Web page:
"Inquiry Provides An Insight Into Messy World Of Governance."

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"Inquiry Provides An Insight Into Messy World Of Governance."

Post by 1916 on Wed Jan 13, 2010 6:07 pm


ANYONE wishing to understand the workings of modern government and the messy, uncertain and highly personal ways in which policy is really made should pay attention to the Iraq Inquiry.

Media interest is almost wholly in the politics. Journalists listened to Alastair Campbell's evidence on Tuesday desperate for a story. But officials have been there first and laid bare pretty much everything that happened in the critical policy exchanges, and there is nothing more to find other than spurious distinctions without a difference in the cautious, measured words of individuals telling the same complicated story.

Much more important, in my view, is the inquiry's spectacular validation of an insight hidden in the Cabinet Office's guide to "professional policy making in the 21st century". That report wanted to include a neat diagram of the "policy process" but could find nothing that bore any resemblance to today's complex reality. The inquiry will address lessons that need to be learned about how to make policy in the real world of the 21st century.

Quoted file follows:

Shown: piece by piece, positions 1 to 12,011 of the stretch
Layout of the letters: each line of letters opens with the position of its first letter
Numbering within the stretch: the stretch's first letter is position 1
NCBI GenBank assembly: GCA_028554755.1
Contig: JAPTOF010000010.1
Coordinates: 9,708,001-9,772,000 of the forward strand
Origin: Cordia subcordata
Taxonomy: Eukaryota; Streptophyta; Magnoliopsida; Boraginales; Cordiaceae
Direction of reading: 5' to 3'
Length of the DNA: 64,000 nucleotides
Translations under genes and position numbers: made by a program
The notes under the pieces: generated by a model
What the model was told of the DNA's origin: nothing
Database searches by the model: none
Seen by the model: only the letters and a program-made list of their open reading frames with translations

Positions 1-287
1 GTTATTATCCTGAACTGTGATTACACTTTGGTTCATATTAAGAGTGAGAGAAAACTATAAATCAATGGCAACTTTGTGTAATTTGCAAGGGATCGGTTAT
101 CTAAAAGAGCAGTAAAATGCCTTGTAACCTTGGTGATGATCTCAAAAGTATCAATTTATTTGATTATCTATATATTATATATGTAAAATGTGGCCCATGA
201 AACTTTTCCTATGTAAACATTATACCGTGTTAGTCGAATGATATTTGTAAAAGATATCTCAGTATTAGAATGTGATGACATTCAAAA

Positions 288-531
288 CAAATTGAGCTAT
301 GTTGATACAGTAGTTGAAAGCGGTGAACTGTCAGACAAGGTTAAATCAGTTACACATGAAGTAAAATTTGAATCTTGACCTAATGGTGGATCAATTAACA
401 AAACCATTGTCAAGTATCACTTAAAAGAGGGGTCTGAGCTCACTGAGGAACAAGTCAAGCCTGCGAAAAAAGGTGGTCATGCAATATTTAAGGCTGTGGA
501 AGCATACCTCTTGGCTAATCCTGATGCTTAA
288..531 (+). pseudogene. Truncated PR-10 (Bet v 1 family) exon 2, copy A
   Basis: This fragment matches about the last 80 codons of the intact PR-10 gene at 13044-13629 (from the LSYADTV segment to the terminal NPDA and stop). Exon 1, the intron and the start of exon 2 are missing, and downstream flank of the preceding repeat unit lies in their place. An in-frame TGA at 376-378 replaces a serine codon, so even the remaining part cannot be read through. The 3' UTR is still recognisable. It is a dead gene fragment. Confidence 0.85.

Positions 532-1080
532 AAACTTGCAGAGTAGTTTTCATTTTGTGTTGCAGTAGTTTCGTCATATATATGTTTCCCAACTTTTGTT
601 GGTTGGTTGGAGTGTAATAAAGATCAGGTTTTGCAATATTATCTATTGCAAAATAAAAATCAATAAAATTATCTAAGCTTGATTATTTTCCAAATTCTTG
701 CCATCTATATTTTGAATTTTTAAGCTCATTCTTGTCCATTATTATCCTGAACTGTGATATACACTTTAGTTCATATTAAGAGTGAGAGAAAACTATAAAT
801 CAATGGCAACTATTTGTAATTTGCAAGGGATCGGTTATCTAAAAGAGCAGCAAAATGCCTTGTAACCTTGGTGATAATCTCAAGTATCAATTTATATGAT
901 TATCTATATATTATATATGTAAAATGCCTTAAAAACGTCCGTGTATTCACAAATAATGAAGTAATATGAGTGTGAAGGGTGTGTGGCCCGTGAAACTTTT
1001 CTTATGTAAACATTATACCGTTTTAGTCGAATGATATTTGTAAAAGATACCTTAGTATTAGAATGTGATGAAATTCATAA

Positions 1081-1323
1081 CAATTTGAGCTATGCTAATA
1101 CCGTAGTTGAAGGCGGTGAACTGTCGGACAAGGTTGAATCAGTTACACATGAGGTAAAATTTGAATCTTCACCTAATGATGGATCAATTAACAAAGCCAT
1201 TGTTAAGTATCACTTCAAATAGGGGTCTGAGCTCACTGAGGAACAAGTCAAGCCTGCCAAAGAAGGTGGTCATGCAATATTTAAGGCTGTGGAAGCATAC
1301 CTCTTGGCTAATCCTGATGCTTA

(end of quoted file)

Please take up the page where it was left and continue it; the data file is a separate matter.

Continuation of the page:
My interest is also partly personal. Many of the witnesses were once colleagues of mine in the Foreign Office. I want to understand how it came to pass that so many brilliant individuals of such high personal integrity wound up on the wrong end of one of the most damaging foreign policy decisions of recent times.

There are no simple answers. According to Sir David Manning, for example, Blair's foreign policy adviser, internal divisions were rife on the US side. There were hawks at Defence, doves at State, and almost all shades of opinion in between – all clamouring for the President's ear.

In the circumstances he cannot provide categorical answers to questions like 'what was US policy?' or 'when and why did it change?'. We might as well ask how many angels can dance on the head of a pin.

More revealing, for me, is the poignant tone running through some of this evidence of highly competent professionals becoming aware that the system they operate is no longer fit for purpose.

Sir David Manning's evidence makes clear that for all our professional talk of analysis, assessment and government "machinery", we are still dealing with a human system. That is easily forgotten.